U.S. Job Tenure Ticks Up, But Still Short

Blog.Notes.Dec12-Tenure.Pg1 Americans who have jobs are staying in them longer as overall job tenure in the United States ticked up in 2012, but U.S. job tenure is still shorter than many assume.  The median (mid-point) length of time on the job for American workers in 2012 is just 5.4 years, according to new research from EBRI.

“Career-long jobs never existed for most workers,” said Craig Copeland, EBRI senior research associate and author of the report. “Historically, most workers have repeatedly changed jobs during their working careers, and all evidence suggests that they will continue to do so in the future.”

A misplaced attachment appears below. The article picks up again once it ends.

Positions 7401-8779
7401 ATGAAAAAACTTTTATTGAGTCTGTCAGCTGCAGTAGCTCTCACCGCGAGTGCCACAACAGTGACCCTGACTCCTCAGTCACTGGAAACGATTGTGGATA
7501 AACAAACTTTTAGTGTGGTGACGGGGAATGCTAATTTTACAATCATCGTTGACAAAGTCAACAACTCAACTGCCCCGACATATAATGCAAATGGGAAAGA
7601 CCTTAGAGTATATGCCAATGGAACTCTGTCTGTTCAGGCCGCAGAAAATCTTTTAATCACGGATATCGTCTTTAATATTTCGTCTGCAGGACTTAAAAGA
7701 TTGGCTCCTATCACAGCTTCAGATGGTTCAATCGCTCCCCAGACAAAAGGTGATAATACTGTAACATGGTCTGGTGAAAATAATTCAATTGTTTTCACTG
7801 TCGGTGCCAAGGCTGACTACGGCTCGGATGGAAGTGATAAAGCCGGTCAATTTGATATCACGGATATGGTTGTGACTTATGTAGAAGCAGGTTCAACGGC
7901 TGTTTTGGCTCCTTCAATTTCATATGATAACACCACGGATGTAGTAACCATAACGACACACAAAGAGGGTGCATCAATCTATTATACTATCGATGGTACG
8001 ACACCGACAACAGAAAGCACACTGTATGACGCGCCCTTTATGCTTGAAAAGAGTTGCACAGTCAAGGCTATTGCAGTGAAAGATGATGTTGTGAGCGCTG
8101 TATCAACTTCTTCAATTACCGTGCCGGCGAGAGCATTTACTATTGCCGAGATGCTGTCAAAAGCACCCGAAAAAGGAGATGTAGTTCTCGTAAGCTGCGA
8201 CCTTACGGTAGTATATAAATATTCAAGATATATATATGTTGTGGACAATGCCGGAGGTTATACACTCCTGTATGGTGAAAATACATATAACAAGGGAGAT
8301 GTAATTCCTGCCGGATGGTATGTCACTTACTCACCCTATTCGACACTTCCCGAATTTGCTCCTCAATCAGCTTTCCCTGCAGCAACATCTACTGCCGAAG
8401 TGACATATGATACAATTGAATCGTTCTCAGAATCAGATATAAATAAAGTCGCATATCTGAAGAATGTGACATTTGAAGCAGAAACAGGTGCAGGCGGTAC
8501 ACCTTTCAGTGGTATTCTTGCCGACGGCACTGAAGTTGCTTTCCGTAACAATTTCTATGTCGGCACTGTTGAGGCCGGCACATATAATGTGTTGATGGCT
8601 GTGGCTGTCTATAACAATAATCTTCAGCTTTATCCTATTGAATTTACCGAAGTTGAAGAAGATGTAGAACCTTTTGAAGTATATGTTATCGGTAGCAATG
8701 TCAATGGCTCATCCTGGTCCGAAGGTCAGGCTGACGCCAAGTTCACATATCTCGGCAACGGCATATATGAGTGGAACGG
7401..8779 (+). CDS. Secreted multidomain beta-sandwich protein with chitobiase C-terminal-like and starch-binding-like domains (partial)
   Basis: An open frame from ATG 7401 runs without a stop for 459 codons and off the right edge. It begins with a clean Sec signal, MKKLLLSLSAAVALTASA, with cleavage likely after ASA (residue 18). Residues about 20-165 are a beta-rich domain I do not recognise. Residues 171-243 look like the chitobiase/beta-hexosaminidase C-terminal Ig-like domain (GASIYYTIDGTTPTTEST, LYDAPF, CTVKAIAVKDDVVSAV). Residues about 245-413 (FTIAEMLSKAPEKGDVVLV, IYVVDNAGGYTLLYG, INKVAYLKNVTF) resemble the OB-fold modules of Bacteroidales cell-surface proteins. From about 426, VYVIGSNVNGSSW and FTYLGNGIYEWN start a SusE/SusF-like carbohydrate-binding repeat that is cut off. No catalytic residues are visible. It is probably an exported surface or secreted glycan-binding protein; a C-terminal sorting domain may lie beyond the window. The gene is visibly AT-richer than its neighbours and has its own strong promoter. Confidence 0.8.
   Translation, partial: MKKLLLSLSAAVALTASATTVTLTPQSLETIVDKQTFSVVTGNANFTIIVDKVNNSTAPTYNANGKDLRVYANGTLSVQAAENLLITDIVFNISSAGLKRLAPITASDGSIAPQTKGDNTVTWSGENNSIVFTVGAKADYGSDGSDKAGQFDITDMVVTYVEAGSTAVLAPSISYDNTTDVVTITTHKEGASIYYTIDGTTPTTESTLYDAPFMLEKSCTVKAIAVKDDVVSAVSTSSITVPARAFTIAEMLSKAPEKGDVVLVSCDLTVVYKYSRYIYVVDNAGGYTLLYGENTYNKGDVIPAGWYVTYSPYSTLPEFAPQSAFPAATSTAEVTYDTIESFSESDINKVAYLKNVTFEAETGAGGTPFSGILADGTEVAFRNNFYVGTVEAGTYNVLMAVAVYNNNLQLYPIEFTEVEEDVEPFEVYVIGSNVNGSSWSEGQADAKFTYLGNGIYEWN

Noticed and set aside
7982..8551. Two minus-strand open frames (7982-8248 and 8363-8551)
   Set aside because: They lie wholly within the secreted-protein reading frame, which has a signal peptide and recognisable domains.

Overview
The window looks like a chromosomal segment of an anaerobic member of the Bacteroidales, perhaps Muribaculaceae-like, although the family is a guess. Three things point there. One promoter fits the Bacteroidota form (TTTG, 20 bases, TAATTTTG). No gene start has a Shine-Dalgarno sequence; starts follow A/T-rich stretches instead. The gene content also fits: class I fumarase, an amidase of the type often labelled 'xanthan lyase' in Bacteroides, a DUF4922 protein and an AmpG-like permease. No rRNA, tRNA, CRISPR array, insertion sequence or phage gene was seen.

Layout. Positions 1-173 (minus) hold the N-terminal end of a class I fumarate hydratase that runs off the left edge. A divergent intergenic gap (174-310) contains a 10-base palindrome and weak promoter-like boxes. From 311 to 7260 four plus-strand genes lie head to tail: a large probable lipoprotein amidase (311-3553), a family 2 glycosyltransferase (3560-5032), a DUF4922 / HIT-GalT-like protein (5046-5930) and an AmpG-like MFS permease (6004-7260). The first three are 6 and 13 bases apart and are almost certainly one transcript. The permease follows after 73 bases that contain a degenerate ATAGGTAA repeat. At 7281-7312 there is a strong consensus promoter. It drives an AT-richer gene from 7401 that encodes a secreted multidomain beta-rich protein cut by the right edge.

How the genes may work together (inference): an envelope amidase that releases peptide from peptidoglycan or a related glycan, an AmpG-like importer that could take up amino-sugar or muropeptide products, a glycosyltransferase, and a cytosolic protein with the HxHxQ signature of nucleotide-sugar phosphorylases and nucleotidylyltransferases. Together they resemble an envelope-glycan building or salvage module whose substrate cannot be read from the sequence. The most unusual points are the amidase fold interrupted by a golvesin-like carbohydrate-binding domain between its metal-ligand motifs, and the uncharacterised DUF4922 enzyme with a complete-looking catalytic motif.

The EBRI report reveals that the historical data show that the U.S. workforce has always had relatively low median tenure: The idea of holding a full-career job and retiring with the proverbial “gold watch” is a myth for most people.

Copeland added that the overall trend of higher job tenure masks a small but significant decrease in median tenure among men (despite its increasing in recent years), which has been offset by an increase in median tenure among women. He added that the once-striking gap between long-tenure public and private sector workers is beginning to narrow.

The full report is published in the December 2012 EBRI Notes, “Employee Tenure Trends, 1983-2012,” online at www.ebri.org

Blog.Notes.Dec12-Tenure.Fig1

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